Accordingly [sic] to old anecdotic [sic] reports the results of this study support the hypothesis of positive effects of natural lithium intake on mental health. Both, the new methodological approach and the results relevant for health may open new avenues in the collaboration between Geographic Information Science, medicine, and even criminology, such as exploring the spatial association between violent or impulsive crime and lithium content in drinking water.
Will Philadelphia’s experiment in eradicating ‘food deserts’ work? That's the question asked in the Washington Post about efforts to put fresh food in corner stores that typical sell only chips and soda. It turns out that studies have not yet shown that access to healthy food changes eating habits, hoped to address obesity. Among the lessons learned: people do not shop where they live.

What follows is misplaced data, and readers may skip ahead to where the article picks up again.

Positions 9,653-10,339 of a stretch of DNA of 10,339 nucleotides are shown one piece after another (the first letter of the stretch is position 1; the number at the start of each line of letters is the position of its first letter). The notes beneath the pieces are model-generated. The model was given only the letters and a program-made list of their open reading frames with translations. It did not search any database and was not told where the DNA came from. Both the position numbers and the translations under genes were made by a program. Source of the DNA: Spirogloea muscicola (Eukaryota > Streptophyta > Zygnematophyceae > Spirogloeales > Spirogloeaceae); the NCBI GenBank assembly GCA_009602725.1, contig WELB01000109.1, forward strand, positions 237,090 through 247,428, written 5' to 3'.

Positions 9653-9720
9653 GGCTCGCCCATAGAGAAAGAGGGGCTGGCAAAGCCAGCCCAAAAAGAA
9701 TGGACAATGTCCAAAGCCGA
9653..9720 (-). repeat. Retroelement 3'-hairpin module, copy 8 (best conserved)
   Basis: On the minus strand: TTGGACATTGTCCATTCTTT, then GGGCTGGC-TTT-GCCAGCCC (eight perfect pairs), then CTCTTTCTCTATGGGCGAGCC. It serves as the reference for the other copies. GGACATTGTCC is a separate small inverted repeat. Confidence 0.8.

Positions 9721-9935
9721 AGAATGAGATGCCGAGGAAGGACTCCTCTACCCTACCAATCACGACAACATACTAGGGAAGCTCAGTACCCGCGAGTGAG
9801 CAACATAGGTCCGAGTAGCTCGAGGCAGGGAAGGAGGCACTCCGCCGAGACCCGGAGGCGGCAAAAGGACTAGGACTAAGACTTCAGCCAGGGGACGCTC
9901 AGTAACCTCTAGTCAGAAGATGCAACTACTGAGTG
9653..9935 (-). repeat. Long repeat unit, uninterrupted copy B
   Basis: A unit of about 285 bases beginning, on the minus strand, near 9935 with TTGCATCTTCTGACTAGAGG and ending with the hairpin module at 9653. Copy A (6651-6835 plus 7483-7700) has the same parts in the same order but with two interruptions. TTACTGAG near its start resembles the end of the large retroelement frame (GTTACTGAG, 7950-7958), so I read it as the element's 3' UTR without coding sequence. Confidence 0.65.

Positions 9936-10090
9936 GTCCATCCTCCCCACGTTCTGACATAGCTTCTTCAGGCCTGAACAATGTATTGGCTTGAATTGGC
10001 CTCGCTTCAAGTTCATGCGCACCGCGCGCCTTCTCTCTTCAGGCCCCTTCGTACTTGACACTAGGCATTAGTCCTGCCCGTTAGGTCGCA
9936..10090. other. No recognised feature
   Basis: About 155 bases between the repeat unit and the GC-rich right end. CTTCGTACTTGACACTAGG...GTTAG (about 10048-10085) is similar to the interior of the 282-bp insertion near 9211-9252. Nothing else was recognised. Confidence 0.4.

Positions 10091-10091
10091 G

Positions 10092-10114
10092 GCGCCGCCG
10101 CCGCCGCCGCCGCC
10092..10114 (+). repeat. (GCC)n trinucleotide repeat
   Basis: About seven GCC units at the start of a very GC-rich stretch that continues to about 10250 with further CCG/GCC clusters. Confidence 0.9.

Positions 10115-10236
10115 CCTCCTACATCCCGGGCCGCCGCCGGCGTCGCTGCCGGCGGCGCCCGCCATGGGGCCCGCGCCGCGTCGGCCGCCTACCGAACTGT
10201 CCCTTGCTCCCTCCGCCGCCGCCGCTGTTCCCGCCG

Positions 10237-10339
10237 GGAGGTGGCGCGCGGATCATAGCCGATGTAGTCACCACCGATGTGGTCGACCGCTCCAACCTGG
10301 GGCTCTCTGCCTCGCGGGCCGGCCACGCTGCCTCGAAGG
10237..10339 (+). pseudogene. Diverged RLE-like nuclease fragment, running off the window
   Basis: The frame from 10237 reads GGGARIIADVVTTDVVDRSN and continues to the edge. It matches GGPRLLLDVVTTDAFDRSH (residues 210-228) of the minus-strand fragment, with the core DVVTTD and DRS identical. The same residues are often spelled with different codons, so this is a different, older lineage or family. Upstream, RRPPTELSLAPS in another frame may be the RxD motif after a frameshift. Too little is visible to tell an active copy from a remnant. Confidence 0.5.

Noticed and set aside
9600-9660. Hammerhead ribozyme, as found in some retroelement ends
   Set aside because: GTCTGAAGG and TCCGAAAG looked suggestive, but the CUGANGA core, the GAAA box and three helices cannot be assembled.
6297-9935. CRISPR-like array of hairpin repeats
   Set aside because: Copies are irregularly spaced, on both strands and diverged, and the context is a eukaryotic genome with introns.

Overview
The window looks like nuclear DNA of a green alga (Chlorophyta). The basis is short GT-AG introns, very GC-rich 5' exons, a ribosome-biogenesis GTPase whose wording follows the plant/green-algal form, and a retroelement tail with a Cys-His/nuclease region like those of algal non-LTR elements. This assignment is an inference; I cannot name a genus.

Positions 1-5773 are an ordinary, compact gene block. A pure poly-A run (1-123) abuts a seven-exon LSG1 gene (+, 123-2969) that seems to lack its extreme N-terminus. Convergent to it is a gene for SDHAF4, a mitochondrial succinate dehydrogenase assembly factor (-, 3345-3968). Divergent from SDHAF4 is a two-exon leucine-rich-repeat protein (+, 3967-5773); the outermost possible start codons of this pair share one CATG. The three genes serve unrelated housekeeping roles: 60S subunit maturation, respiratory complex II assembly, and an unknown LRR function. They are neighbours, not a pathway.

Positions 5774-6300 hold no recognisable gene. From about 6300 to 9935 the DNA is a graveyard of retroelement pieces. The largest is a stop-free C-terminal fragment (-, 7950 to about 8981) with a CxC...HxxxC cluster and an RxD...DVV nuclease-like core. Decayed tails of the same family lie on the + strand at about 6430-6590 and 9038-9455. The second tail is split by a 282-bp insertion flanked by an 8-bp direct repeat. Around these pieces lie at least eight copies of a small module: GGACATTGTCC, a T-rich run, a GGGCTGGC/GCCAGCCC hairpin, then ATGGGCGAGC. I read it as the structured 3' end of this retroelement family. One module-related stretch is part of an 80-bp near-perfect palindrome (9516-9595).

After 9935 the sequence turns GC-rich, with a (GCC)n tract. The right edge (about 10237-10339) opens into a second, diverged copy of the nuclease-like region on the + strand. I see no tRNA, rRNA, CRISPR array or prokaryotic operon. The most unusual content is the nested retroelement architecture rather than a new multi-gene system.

Now it appears that, even for a single disease or condition, the balance between nature and nurture isn't fixed place to place. That's what researchers at Kings College London,writing this week in the journal Molecular Psychiatry, are showing with maps that identify hotspots in the U.K. where either genetic or environmental factors dominate.
How would you study this? Via a twin study.
The data comes from the Twins Early Development Study, which has followed more than 5,000 pairs of twins from birth over the last 16 years. Researchers tracked a number of factors for each child, including school performance, behavior problems, mood and attention disorders, and weight. By comparing the variation between children with genetic differences, they were able to figure out how genes and environment relate to each factor.
When they plotted the data on a map, they saw clear geographic patterns. "You can see areas where the variation is explained by genes, and areas where it's explained by the environment," says Davis.